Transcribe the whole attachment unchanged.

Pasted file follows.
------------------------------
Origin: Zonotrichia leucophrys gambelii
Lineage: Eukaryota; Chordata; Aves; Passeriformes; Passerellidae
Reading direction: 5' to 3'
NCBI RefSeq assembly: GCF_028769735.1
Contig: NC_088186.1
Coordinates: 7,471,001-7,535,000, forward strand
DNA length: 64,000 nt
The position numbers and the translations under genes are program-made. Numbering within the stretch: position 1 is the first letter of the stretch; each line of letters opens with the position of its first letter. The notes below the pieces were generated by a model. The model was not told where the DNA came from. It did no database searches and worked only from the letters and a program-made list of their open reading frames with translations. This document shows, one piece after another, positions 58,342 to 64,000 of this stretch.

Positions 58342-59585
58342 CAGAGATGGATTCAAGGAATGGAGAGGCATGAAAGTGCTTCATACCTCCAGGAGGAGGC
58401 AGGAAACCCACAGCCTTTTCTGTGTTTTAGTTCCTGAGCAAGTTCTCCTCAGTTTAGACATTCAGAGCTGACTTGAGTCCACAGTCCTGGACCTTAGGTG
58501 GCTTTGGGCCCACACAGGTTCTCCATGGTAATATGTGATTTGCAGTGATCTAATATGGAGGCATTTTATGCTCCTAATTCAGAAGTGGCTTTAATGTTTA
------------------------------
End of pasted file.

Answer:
Origin: Zonotrichia leucophrys gambelii
Lineage: Eukaryota; Chordata; Aves; Passeriformes; Passerellidae
Reading direction: 5' to 3'
NCBI RefSeq assembly: GCF_028769735.1
Contig: NC_088186.1
Coordinates: 7,471,001-7,535,000, forward strand
DNA length: 64,000 nt
The position numbers and the translations under genes are program-made. Numbering within the stretch: position 1 is the first letter of the stretch; each line of letters opens with the position of its first letter. The notes below the pieces were generated by a model. The model was not told where the DNA came from. It did no database searches and worked only from the letters and a program-made list of their open reading frames with translations. This document shows, one piece after another, positions 58,342 to 64,000 of this stretch.

Positions 58342-59585
58342 CAGAGATGGATTCAAGGAATGGAGAGGCATGAAAGTGCTTCATACCTCCAGGAGGAGGC
58401 AGGAAACCCACAGCCTTTTCTGTGTTTTAGTTCCTGAGCAAGTTCTCCTCAGTTTAGACATTCAGAGCTGACTTGAGTCCACAGTCCTGGACCTTAGGTG
58501 GCTTTGGGCCCACACAGGTTCTCCATGGTAATATGTGATTTGCAGTGATCTAATATGGAGGCATTTTATGCTCCTAATTCAGAAGTGGCTTTAATGTTTA